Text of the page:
I’ve written before about my feelings about getting too caught up in the labels of brain disorders. Whether we are talking about OCD, eating disorders, GAD, depression, or other illnesses, we are just using words to describe specific symptoms, which often overlap. I think, in many cases, these labels are more helpful to health care professionals than sufferers, as they allow for diagnoses to be made. And the right diagnosis will hopefully lead to the right treatment.

Not surprisingly, Cognitive Behavioral Therapy (CBT) can be successful in treating eating disorders, just as it is with OCD (ERP therapy is a type of CBT). It follows that when symptoms of disorders overlap, treatment plans might too.

Both OCD and eating disorders can be devastating, even deadly, illnesses. They need to be diagnosed by competent health care professionals and then attacked full force. The good news is they are both treatable, and with the right therapy, sufferers can recover.

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20 Responses to OCD and Eating Disorders

  1. This whole is it OCD or is it an eating disorder issue is really complicated isn’t it? It really points out how important it is to understand the purpose of a behavior, doesn’t it? A workout partner of mine grew up with debilitating OCD and knows all about what we deal with in our family. At one point when she was still a teen, her therapists thought she had an eating disorder since she was severely restricting her food intake. It turned out it was OCD thinking. She has this belief that she had to adhere to PERFECT intake of nutrients each day to be healthy, or something bad would happen. She had such a difficult time getting the nutrients to balance the right way that she barely got any food into her before she burned out and got exhausted. Luckily, her treatment team figured it out.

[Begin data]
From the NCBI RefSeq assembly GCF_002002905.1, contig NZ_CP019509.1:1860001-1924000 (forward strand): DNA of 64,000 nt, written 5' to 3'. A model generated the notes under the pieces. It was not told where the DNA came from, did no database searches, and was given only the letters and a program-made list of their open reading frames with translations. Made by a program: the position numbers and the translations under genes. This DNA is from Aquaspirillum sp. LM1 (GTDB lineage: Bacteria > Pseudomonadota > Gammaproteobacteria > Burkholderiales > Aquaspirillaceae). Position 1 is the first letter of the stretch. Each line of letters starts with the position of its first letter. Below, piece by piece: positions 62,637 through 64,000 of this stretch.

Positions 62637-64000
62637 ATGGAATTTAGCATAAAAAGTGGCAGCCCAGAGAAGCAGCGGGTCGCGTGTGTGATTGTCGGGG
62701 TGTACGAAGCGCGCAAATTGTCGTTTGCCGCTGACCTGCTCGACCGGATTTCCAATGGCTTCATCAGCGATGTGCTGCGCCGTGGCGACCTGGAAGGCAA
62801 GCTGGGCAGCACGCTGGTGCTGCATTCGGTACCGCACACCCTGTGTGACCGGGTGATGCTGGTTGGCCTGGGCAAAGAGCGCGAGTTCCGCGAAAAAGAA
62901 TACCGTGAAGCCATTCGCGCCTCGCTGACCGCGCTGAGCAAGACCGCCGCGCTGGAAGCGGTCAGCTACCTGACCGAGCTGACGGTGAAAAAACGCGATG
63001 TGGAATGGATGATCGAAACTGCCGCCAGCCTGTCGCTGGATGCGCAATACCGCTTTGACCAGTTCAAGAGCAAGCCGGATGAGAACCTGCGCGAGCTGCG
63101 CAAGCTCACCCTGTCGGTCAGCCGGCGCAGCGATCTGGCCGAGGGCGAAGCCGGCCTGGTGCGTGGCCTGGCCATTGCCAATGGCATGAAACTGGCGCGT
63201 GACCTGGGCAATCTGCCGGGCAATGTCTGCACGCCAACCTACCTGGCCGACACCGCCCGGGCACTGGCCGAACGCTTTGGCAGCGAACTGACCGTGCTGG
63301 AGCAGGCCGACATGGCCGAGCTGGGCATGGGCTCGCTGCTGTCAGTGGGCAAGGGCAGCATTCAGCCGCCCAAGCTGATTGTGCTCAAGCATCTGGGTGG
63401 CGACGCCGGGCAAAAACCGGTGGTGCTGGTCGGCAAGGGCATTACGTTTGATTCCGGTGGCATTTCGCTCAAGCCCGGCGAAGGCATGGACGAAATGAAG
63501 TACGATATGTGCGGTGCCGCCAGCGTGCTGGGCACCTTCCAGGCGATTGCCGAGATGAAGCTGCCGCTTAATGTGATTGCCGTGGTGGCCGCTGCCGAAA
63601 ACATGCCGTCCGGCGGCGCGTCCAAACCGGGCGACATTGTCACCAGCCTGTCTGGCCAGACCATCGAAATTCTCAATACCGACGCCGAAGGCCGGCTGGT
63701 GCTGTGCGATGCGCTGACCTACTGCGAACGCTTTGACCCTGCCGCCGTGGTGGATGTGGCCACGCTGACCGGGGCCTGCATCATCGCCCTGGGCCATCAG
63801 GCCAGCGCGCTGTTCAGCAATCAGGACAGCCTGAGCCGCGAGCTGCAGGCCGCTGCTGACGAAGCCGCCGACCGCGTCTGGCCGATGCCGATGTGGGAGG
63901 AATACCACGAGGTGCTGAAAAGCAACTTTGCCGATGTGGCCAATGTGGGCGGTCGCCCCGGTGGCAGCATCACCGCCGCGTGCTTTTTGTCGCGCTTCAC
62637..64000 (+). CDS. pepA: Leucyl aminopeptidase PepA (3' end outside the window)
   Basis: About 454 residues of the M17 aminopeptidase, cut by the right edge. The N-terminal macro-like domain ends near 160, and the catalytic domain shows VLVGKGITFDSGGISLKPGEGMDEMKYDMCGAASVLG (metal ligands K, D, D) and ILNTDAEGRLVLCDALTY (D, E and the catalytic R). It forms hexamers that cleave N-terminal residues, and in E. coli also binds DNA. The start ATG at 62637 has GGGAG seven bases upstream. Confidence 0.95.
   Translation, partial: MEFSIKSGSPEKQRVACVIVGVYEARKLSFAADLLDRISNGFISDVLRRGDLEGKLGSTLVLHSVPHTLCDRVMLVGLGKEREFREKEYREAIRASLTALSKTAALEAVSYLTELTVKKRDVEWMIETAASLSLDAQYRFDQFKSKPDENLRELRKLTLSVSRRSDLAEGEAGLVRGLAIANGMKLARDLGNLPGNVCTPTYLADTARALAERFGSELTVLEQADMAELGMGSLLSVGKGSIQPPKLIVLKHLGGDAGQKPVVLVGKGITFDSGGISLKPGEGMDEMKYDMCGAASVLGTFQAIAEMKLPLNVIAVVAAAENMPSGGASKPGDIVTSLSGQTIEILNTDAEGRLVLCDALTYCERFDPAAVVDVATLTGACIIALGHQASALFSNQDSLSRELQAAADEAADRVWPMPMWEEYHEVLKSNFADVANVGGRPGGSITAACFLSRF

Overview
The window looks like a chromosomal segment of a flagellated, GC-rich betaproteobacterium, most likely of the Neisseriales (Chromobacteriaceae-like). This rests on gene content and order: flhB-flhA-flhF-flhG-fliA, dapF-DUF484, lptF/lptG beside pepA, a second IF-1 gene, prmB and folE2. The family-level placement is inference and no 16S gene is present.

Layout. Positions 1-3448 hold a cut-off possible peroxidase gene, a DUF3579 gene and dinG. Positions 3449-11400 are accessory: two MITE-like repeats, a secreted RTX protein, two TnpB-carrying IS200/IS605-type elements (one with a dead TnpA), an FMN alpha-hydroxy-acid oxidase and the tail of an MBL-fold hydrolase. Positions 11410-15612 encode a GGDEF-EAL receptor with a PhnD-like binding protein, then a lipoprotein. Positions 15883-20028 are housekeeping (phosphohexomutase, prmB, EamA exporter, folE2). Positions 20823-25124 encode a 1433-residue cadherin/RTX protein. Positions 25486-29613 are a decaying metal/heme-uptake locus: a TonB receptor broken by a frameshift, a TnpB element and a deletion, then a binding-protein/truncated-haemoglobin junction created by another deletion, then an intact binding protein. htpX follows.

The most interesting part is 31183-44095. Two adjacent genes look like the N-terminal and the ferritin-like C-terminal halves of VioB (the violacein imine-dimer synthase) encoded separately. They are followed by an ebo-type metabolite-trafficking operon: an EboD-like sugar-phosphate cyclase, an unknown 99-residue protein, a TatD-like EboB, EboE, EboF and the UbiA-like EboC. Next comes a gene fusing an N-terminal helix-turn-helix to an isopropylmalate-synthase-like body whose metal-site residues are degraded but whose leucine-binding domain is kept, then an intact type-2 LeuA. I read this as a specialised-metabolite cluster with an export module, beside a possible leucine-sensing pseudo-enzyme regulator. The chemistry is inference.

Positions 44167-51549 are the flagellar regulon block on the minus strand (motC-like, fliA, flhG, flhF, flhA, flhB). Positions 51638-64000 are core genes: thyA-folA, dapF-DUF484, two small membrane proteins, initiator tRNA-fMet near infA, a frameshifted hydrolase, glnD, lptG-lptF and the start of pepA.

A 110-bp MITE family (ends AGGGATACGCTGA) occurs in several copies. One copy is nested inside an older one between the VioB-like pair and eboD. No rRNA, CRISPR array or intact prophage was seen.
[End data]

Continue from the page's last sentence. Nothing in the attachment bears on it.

2. 71º & Sunny says: